Mona Lisa copy from Da Vinci’s workshop

Mona Lisa copy from Leonardo Da Vinci's workshop
A painting in the collection of the Prado in Madrid that was long assumed to be a copy of Da Vinci’s Mona Lisa done at a later time was recently cleaned and restored, revealing a previously unseen background where there was once just dark, and on further examination is now thought to be a copy done in Leonardos’ studio by one of his pupils at the same time as the master was working on the original.

If true, the painting gives us not only an insight into the master’s techniques, as it was apparently revised as Leonardo revised the original, but also reveals a clearer picture of what the original, which has not been cleaned for some time, may have looked like when originally painted.

According to The Art Newspaper, which broke the story, the scholarly paper that suggests the new placement of the painting within Leonardo’s studio at the same time as the original was presented in conjunction with the current landmark exhibition Leonardo da Vinci: painter at the Court of Milan that ends soon at the National Gallery, London.

I’ve linked to several articles below, though most source from The Art Newspaper. The LA Times has posted perhaps the best side by side image of the two paintings.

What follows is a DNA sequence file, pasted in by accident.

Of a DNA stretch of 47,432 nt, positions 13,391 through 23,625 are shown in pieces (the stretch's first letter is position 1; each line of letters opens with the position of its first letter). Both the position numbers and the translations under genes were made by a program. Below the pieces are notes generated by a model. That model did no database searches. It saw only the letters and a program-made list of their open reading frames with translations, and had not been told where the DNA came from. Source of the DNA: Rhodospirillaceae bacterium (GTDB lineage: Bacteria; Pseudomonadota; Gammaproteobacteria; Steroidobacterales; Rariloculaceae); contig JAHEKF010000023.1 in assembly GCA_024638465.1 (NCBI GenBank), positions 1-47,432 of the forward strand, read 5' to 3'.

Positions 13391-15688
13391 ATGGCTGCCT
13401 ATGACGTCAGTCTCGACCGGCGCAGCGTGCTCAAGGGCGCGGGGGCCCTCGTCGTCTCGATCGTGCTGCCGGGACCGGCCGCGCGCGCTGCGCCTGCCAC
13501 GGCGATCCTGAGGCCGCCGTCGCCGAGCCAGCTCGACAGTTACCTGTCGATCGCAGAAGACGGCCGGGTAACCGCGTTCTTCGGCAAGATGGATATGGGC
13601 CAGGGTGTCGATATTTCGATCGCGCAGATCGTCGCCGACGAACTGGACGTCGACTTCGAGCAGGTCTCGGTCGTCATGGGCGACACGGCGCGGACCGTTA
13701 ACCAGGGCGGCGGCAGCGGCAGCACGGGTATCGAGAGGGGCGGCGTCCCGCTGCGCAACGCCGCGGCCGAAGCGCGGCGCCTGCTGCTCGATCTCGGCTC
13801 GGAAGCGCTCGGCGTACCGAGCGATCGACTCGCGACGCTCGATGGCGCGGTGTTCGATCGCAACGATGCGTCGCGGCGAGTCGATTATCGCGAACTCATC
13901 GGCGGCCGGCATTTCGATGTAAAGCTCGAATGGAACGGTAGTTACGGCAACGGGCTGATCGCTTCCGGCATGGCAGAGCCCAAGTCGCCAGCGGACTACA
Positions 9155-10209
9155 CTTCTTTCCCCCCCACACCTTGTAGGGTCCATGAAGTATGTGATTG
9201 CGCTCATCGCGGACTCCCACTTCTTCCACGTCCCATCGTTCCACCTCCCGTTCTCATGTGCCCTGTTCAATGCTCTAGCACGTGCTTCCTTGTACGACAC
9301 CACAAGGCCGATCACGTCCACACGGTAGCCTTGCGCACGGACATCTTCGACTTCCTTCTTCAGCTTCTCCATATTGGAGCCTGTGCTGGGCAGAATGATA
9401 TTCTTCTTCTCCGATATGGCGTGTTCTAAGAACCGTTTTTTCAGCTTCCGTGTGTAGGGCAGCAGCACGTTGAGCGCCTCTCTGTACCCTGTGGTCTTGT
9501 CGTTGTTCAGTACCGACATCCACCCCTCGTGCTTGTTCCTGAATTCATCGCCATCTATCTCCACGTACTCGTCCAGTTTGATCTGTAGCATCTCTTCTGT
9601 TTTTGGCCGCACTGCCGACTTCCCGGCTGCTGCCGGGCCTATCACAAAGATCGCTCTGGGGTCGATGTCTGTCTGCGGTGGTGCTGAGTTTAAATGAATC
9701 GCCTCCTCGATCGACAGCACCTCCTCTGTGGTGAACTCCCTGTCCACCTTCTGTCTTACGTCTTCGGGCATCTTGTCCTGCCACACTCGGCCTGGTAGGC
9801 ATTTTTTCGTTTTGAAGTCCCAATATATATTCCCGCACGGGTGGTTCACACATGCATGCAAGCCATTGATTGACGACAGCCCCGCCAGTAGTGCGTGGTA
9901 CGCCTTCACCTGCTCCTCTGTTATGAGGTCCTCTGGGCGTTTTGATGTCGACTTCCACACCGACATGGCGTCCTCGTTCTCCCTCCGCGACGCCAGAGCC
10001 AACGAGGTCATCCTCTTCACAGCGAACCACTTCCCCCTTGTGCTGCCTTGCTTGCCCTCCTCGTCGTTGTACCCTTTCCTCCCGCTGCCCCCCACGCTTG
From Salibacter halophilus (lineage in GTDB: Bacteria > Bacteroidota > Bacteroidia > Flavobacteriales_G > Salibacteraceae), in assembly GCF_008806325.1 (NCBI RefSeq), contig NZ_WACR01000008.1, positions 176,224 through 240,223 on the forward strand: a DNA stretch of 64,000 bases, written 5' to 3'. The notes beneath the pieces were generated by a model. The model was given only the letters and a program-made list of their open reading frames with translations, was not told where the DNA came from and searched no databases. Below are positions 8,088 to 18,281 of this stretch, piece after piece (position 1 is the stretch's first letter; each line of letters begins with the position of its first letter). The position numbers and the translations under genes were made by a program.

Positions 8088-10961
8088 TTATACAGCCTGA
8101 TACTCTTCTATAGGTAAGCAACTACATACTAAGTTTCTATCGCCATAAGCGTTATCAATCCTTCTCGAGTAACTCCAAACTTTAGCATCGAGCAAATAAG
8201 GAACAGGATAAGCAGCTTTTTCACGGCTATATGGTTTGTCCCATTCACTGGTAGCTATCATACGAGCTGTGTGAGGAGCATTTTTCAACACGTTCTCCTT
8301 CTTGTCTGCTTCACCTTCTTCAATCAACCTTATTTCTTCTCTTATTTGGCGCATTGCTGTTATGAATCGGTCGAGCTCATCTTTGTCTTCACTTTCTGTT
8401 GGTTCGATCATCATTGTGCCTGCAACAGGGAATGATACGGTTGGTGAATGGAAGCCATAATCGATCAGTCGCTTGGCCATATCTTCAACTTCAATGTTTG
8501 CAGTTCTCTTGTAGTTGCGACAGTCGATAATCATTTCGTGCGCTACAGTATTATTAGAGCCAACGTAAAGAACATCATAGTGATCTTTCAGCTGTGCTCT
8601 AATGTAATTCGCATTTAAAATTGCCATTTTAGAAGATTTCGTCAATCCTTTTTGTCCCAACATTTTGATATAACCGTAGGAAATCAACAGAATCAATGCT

The copy by the as yet unidentified student shows us not only the brighter colors that probably lie under layers of varnish in the original, but a younger looking subject (assumed to be Lisa Gherardini).

It also makes clearer what I have long asserted to be the source of her famously “enigmatic smile” — mouth corners turned up at one end, but straight on the other [see my previous post: La Gioconda (The Mona Lisa), flipped for your viewing pleasure].


8 Replies to “Mona Lisa copy from Da Vinci’s workshop”

  1. Some of the Spanish accounts as well as Time magazine speculate on the possibility that the copy may have been done by either Francesco Melzi or Andrea Salai, Leonardo’s bad-boy studio assistant and, according to a number of biographers, possible love interest.

  2. I wished I never saw the copy. Everything is out of proportion. For Dr Vito Franco, from Palermo University, she shows clear signs of a build-up of fatty acids under the skin, caused by too much cholesterol.
    He also suggests there seems to be a lipoma, or benign fatty-tissue tumour, in her right eye.
    Dr Franco says his medical examinations reveal more than artistic viewings. (BBC NEWS)
    What next? LOL

  3. The visibility of the eyebrows are actually very off-putting for me.

    I never really noticed that might be the reason for the not so there smile. It’s definitely clearer in this copy. It’s a great smile.

  4. i feel tht Lane Meyers is correct cuz whn working with oil paints it is always good to make two copies so tht one may b used for experimentation

  5. the first one is a final output whereas the second one is only done to the basic paints and the final touches and shades have not been added

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